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Comment: Re:bitcoin (Score 1) 241

by dmbasso (#47948349) Attached to: Putin To Discuss Plans For Disconnecting Russia From the Internet

Double spends for anyone who can connect to both sides of the network. Essentially, there will be two ledgers, an International ledger and a Russian one. If you spend on the Russian ledger, the International ledger will still have your money. When the network rejoins, whatever ledger has the most hashing power behind it will be chosen as the correct one, and all the transactions from the other one will be retried on the new global ledger. If the network saw a new transaction spending a previous transaction's outputs, it would be rejected, as well as any spends referencing that transaction, and so on.

Thank you, that's exactly what I wanted to know.

This happened already.

I guess I've missed the news, any links for my lazy ass?

Bitcoin sounds like a nice investment for dictators willing to further screw their populaces.

Comment: Re:Still... (Score 1) 193

by dmbasso (#47704077) Attached to: C++14 Is Set In Stone

E.g., would you rather try to see which bit is set in a string like "0b001011010011011101011100" or have it broken up like "0b0010_1101_0011_0111_0101_1100" or "0b00101101_00110111_01011100". If it's a bit field, you may even want "0b001011_010011011_01_0_111_0_0" if breaking it into fields has meaning.

Such a small change to help readability...

If you're really interested in readability you would probably define those bits, like:

#define HIGHSTUFF (0b001011 << 17)
#define NOTSOHIGHSTUFF (0b010011011 << 8)

and then or them together.

Alternatively you could define a macro for your bit field, like:

#include
#define bitfield(a,b,c,d) 0x##a##b##c##d
int main() {
        printf("%x", bitfield(f,f,f,f));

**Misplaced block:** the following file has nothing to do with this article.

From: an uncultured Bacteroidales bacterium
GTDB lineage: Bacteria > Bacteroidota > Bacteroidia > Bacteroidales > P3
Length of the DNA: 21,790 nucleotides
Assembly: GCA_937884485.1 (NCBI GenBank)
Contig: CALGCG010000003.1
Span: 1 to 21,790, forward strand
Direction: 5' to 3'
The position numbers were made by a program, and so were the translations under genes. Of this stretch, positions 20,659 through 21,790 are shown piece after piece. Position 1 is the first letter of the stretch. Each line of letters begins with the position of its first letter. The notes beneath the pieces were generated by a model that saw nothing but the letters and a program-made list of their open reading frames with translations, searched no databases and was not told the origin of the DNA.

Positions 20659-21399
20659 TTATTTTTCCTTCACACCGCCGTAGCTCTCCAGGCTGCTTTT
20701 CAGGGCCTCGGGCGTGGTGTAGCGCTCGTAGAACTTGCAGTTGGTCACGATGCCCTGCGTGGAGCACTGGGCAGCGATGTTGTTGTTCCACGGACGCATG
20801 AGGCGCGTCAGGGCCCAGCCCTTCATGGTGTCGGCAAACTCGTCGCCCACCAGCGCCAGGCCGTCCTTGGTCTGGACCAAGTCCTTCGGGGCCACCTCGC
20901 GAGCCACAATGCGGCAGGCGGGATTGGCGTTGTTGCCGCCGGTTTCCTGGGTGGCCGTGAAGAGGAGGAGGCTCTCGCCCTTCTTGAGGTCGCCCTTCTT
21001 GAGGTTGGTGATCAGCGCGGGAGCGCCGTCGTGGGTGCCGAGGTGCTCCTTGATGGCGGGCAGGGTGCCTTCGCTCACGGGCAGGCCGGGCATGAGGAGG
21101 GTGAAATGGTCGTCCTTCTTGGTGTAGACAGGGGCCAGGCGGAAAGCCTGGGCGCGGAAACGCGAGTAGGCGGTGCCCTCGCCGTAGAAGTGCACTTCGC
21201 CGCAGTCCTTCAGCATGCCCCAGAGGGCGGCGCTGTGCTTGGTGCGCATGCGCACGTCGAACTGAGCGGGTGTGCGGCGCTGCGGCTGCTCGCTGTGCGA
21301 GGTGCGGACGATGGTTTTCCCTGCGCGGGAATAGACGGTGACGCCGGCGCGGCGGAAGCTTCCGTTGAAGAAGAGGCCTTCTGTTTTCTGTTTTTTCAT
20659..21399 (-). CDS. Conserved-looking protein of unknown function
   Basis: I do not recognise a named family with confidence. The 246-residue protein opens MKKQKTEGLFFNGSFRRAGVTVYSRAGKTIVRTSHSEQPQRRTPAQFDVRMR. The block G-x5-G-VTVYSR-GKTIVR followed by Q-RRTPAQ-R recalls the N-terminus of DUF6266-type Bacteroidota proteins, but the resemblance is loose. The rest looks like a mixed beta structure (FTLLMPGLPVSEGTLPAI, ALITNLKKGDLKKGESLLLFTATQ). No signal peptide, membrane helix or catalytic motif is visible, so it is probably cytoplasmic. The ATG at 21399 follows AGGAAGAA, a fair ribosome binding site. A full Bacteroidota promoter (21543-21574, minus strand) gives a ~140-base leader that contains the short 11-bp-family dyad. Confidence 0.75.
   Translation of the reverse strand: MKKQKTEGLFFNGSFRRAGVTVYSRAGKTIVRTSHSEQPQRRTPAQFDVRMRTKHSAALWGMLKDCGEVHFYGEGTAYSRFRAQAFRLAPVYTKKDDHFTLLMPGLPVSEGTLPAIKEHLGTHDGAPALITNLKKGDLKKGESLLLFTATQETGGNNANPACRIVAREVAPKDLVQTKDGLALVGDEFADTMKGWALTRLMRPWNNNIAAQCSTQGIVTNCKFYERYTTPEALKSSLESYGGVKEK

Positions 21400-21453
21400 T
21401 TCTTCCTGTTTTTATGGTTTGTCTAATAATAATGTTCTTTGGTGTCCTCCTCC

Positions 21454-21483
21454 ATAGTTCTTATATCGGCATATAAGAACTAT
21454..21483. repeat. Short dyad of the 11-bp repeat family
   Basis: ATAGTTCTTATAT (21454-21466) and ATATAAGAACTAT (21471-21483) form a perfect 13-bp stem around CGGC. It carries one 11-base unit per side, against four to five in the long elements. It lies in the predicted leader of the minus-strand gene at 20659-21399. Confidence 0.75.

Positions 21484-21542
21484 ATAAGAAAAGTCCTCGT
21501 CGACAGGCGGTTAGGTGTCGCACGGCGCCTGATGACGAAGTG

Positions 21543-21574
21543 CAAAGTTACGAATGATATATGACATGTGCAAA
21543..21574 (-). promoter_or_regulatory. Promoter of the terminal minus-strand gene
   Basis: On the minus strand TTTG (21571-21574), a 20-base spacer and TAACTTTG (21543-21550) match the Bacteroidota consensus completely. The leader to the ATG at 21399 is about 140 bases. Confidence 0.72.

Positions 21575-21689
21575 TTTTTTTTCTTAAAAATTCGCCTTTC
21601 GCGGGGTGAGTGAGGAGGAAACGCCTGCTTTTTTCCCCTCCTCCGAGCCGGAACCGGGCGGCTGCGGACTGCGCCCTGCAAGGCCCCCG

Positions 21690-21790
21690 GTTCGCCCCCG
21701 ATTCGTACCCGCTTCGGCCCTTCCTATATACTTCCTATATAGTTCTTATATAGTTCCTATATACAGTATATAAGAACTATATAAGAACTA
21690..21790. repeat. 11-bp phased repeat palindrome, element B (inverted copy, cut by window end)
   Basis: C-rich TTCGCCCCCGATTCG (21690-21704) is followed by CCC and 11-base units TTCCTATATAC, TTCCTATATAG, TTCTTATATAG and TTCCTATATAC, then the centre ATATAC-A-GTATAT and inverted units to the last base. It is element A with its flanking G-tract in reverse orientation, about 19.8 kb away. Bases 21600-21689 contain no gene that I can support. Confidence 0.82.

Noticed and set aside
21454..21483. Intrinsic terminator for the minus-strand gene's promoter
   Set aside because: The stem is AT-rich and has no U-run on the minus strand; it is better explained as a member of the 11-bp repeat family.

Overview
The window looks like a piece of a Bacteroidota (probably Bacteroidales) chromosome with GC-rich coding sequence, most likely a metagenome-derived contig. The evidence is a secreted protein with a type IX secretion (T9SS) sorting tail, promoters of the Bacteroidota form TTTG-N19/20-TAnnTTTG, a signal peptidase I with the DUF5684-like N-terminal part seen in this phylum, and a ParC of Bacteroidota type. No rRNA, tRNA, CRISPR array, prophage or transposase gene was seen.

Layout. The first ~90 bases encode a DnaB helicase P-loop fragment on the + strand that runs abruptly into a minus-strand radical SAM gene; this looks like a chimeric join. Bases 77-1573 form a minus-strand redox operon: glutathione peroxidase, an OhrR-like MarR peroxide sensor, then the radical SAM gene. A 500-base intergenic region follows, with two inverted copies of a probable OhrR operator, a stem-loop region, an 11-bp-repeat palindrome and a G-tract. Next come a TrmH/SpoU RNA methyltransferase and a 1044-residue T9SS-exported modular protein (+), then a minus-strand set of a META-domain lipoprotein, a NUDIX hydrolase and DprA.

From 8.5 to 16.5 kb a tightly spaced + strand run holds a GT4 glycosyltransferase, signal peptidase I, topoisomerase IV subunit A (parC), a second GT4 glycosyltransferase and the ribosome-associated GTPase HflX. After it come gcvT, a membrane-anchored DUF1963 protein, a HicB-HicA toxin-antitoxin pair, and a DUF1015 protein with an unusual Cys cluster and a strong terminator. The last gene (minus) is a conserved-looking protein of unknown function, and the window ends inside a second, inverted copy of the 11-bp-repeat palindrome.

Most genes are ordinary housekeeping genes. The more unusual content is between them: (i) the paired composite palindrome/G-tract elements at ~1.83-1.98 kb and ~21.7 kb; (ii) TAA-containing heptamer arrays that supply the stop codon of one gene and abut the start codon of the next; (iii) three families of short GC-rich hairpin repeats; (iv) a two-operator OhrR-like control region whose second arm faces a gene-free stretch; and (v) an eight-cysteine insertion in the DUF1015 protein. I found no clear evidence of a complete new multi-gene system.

}

Comment: Re:Really bad explanation of the evolution. (Score 1) 133

by dmbasso (#47375287) Attached to: Tibetans Inherited High-Altitude Gene From Ancient Human

Because you said that thousands of years ago specific genes were transplanted

No, I didn't say that. The example I gave was only to elucidate that a single gene (or even a bunch of them) doesn't define a population. I read my post again and the message still seems clear. But ok, I'll make it fucking transparent: suppose I write a book and copy an entire paragraph of Shakespeare's Hamlet, then proceed to burn every single copy of the aforementioned play. It doesn't matter that a paragraph continues to exist in another book, Hamlet went extinct.

Comment: Re:Really bad explanation of the evolution. (Score 1) 133

by dmbasso (#47374811) Attached to: Tibetans Inherited High-Altitude Gene From Ancient Human

I haven't said Denisovans were a different species... you are aware that the word "extinction" is not limited to species right? If all Caucasians | Africans | Mongolians died, their population would be extinct. Their genes would still survive in other humans, and that doesn't make any difference to the fact they would be extinct.

And how the fuck did you read religious connotations in my post? I'm an atheist.

Comment: Re:Really bad explanation of the evolution. (Score 2) 133

by dmbasso (#47374119) Attached to: Tibetans Inherited High-Altitude Gene From Ancient Human

The explanation of the evolution is terrible. If the gene was inherited from a "Denisovans" then that Denisovan didn't go extinct. His descendents are still among us. The gene did not spread through the population; the people who had the gene survived and people without the gene disappeared leaving more space for those survivors.

Yes, the "people with the gene" were called Denisovans, they "disappeared", therefore they did go extinct. It seems you don't follow the logic of your own statements.

And just to make it even more clear: suppose I make dog with the tomato gene for photosynthesis (a solar powered dog, how cool is that), then kill every single tomato plant in the world with some Monsanto shit. It doesn't matter that my glorious green power efficient dog would carry the tomato gene... tomatos would still have gone extinct.

The flow chart is a most thoroughly oversold piece of program documentation. -- Frederick Brooks, "The Mythical Man Month"

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